Definition of come on in English:

come on

phrasal verb

  • 1(of a state or condition) start to arrive or happen:

    ‘she felt a mild case of the sniffles coming on’
    [with infinitive] ‘it was coming on to rain’
    • ‘The condition affects both eyes and comes on very gradually, with little or no symptoms initially.’
    • ‘But even under those conditions, and the blindness that came on, he continued his scientific work.’
    • ‘The condition, which came on gradually from when she was 10, also affects her speech.’
    • ‘It probably is coming on, before the summer arrives.’
    • ‘The condition, which came on gradually from the age of ten, also affects Victoria's speech.’
    • ‘It was a condition that had been coming on for years.’
    • ‘If your condition comes on every time you stroke the cat, find it a new home or stop patting the feline.’
    • ‘Medically, the condition is described as a facial paralysis that comes on suddenly and has no obvious cause (such as an injury).’
  • 2Meet or find by chance:

    ‘I came on a station that was playing upbeat songs’
    • ‘I came upon your website by chance and am quite impressed by the content and quality of your coverage.’
    • ‘By chance they come upon her in her hide-out.’
    • ‘Police, calling at a house to trace a former occupant, by chance came upon a case of extreme hardship.’
    • ‘The building itself was largely destroyed, but by chance I had come upon the entry way into the subway line on my first tour through the city.’
    • ‘He came upon the channel by chance when he noticed that there was a call-in taking place.’
    • ‘It might be that you know from the literature that there are specific employers or companies attending that you want to meet with, or you might just come upon them by chance as you wander around.’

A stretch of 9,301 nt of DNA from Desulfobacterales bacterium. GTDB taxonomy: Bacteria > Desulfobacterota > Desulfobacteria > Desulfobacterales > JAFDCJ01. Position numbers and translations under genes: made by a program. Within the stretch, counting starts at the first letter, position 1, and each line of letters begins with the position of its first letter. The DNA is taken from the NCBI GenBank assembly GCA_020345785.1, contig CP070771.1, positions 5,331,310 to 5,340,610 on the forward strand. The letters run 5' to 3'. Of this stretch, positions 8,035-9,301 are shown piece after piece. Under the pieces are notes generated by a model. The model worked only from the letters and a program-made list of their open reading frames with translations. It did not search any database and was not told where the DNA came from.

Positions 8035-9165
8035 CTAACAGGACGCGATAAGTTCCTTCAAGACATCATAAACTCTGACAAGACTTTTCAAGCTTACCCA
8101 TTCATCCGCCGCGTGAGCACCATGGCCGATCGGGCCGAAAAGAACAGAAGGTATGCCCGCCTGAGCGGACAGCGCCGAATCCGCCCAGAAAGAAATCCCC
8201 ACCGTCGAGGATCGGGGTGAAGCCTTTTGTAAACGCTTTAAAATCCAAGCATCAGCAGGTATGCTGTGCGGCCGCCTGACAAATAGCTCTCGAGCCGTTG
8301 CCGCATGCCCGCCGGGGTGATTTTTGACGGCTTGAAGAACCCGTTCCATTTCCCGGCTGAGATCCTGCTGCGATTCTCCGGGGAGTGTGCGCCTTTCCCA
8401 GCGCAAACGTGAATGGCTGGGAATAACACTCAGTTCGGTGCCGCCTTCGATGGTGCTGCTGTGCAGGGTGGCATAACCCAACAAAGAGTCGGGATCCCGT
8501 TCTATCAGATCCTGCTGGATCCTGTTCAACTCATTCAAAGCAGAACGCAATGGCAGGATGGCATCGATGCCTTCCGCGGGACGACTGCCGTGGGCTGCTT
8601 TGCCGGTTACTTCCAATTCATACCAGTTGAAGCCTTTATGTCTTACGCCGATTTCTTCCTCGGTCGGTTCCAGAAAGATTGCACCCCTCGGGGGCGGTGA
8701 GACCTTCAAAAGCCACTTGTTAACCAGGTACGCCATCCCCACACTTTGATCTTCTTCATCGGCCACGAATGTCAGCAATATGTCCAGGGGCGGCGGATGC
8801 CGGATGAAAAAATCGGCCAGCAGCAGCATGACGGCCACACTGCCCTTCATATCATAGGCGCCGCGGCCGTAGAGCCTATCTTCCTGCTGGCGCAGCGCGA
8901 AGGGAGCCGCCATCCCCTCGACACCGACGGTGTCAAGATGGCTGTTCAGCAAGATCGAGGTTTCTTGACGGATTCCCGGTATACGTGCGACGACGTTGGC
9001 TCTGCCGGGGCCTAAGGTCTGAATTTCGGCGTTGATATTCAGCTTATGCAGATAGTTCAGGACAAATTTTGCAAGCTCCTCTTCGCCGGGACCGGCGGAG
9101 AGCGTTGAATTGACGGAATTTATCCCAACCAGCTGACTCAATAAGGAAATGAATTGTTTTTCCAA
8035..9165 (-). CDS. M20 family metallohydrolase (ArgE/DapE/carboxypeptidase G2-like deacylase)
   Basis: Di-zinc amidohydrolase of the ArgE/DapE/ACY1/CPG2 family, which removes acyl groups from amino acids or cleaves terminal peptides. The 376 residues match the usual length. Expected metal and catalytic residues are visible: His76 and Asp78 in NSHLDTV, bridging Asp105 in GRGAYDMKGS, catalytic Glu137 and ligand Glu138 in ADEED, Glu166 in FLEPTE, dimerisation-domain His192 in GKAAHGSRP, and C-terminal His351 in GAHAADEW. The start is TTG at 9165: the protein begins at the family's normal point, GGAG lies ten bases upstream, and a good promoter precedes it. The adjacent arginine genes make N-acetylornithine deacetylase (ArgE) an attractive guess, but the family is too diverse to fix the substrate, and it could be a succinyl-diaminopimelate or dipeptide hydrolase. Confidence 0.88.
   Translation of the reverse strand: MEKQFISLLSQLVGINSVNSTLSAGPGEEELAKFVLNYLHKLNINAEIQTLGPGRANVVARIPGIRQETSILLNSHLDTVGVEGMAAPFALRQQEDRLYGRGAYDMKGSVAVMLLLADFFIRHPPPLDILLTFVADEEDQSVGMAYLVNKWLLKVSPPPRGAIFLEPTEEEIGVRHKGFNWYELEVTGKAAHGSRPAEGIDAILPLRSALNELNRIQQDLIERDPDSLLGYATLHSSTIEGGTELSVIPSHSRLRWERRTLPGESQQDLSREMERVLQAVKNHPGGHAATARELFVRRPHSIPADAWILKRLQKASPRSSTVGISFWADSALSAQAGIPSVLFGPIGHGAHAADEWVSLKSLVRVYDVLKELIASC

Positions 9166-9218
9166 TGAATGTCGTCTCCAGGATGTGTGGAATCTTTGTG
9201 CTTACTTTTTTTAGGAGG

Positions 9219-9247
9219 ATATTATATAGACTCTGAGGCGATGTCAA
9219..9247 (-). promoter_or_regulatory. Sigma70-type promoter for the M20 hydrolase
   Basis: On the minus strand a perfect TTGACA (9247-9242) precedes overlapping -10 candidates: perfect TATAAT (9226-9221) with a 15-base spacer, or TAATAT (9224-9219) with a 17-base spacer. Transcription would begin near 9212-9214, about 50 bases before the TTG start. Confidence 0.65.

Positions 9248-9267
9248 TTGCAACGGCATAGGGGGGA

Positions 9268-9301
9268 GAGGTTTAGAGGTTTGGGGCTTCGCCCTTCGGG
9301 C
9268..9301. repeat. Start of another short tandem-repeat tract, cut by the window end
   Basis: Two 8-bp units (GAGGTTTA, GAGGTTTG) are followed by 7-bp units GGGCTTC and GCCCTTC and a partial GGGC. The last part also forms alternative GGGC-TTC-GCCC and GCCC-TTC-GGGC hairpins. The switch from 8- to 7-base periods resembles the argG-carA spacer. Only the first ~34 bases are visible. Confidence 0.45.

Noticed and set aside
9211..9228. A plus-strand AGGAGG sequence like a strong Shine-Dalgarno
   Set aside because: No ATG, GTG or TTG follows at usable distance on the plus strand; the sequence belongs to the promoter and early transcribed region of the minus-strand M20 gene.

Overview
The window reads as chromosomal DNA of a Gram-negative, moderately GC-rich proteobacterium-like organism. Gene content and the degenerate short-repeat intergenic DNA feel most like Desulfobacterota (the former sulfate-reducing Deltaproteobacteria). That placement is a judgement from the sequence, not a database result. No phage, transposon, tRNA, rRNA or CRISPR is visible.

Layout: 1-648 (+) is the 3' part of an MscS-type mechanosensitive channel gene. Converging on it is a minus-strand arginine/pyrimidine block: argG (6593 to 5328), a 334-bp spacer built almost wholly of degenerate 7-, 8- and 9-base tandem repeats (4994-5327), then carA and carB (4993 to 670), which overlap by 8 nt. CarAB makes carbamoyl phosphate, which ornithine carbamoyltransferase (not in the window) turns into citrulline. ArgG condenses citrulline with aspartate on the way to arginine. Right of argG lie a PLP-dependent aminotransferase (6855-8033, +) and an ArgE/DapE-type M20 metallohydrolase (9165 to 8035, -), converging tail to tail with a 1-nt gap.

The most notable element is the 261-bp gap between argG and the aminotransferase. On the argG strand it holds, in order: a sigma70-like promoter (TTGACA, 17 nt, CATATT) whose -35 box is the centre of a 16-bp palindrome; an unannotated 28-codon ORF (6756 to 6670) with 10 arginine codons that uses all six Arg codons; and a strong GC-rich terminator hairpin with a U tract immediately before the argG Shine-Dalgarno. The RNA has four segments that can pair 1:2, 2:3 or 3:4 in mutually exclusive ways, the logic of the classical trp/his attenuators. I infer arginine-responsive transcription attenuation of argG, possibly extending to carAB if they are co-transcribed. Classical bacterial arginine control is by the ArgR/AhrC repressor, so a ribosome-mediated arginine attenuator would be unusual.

• ‘I do need to know what things look like in the rare chance that I ever come upon them.’
    • ‘Does it not mean making preparation to meet the things that come upon us?’
    • ‘So the courtiers arranged for the emperor to take a walk in his park, where he ‘chanced’ to come upon a ‘wandering’ giraffe.’
    • ‘There's also a chance of coming upon a riotous migration party - bands of warblers passing through.’
  • 3[in imperative] Said when encouraging someone to do something or to hurry up or when one feels that someone is wrong or foolish:

    ‘Come on! We must hurry!’
    • ‘Police encouraging her to come on, keep running, keep running to them.’
    • ‘‘Well, come on,’ encouraged Matt, smiling suspiciously as if he knew something the others didn't.’
    • ‘That's why I like you, you will always tell me to come on and hurry up with a review!’
    • ‘So far the response has been very encouraging so come on all you lads who might have been thinking of turning up; there's still plenty of time.’
    • ‘But, come on, the snapping mandibles bit's just wrong.’
    • ‘‘Oh come on; be a man,’ she encouraged mockingly, heading for the door.’
    • ‘Come on, if any situation was a condition red, this is it.’
    • ‘We better hurry before the tide comes in, come on love.’
    • ‘I mean it is not wrong to be calm in a bad situation but come on, show some emotion.’
    • ‘‘Oh, come on now, time to get up,’ Genevieve encouraged, clapping her hands together.’